Date of Award:

1998

Document Type:

Thesis

Degree Name:

Master of Science (MS)

Department:

Nutrition, Dietetics, and Food Sciences

Department name when degree awarded

Nutrition and Food Sciences

Advisor/Chair:

Georgia Lauritzen

Abstract

Obesity is a disease of major proportion in the United States. The Surgeon General has identified obesity as a national health problem that affects approximately 34 million Americans.

The aim of this study was to investigate the very-low-calorie diet, Optifast 70. Measurements for resting energy expenditure (REE} and body composition via circumference measurements (CBF} and infrared photospectromerty (NIR} with a Futrex 5000 were collected at weeks 1, 7, 13, 19, and 25. Biochemical data, including serum chemistry panel (SMA-12} and complete blood count (CBC}, were collected on weeks 1, 5, 9, 13, 17, 21, and 25. Lipid profiles were drawn on weeks 1 and 25.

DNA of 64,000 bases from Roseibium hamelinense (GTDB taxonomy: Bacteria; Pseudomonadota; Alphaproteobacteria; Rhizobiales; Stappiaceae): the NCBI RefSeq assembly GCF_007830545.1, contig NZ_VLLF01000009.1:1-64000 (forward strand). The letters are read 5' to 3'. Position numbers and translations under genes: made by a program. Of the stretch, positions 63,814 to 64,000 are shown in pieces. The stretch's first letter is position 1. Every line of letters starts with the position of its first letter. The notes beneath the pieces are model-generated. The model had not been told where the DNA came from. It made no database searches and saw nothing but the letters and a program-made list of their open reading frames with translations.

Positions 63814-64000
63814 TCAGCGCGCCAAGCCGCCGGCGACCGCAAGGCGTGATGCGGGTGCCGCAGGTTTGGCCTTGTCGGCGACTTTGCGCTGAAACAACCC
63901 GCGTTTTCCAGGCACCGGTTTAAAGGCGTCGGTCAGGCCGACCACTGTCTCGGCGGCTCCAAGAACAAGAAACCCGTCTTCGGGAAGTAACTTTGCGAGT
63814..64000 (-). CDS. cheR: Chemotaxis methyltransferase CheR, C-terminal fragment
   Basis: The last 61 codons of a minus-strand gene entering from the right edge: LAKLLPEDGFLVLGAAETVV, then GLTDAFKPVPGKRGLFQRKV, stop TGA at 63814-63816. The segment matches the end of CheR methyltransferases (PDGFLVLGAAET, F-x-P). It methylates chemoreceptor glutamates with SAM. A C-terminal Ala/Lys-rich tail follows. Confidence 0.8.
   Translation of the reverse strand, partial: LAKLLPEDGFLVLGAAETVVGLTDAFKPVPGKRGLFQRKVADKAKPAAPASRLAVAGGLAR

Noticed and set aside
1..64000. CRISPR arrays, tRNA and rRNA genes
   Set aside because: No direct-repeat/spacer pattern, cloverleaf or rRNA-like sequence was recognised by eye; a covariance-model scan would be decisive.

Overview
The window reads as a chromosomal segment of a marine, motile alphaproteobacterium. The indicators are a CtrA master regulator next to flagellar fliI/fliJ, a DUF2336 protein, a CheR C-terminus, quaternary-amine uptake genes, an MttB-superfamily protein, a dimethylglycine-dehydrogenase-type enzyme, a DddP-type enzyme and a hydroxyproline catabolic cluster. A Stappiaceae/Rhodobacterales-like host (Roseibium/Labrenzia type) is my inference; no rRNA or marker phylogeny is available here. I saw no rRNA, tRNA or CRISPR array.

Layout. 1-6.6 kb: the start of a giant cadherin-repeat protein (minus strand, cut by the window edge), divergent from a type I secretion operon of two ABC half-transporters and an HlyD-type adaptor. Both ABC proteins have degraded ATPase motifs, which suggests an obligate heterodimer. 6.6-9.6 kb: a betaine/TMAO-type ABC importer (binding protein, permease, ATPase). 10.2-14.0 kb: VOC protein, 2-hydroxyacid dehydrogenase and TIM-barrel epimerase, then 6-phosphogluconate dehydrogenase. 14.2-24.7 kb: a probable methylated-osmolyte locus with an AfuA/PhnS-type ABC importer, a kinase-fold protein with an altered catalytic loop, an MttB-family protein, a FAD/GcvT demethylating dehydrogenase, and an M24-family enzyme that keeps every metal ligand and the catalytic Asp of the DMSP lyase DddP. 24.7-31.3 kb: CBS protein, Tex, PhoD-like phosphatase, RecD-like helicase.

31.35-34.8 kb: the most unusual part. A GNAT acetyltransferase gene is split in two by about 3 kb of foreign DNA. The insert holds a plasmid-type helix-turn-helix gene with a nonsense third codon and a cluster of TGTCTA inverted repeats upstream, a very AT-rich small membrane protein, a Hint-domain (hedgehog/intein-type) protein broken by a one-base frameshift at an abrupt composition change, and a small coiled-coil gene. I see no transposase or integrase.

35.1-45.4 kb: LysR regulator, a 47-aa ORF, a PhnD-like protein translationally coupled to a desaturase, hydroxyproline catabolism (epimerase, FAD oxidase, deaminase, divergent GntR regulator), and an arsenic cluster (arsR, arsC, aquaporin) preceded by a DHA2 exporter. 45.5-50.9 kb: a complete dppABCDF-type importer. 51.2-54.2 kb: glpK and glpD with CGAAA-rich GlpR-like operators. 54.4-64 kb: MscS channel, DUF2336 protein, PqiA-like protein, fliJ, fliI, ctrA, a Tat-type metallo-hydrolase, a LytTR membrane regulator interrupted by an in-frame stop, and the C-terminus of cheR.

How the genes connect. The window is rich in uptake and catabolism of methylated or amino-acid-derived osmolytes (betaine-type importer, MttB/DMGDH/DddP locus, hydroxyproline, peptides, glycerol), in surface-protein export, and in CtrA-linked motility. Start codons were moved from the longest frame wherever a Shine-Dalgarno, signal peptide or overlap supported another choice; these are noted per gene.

Participants ranged in age from 27 to 64. Subjects' mean body mass loss was -20.4 kg ± 6.6 kg with a maximum body mass loss of -33.23 kg and minimum body mass loss of -9.770 kg. Mean loss in body fat mass using infrared photospectrometry as a measurement was -13.4 kg; mean loss of lean body mass was -4.2 kg. A significant change was noted in resting energy expenditure over the course of the diet, and a positive correlation was identified between loss of body mass and resting energy expenditure. No significant correlation was identified between the loss of lean body mass or body fat mass and its relationship to resting energy expenditure. Both circumference and infrared body fat measurements showed a positive correlation as the loss in body mass increased, making their reliability better as subjects approached desirable weight. In examining biochemical data, only cholesterol showed a significant change over the course of the diet; all other parameters remained within normal limits. Variations in patients' lipid profiles were identified, but no significant changes were noted.

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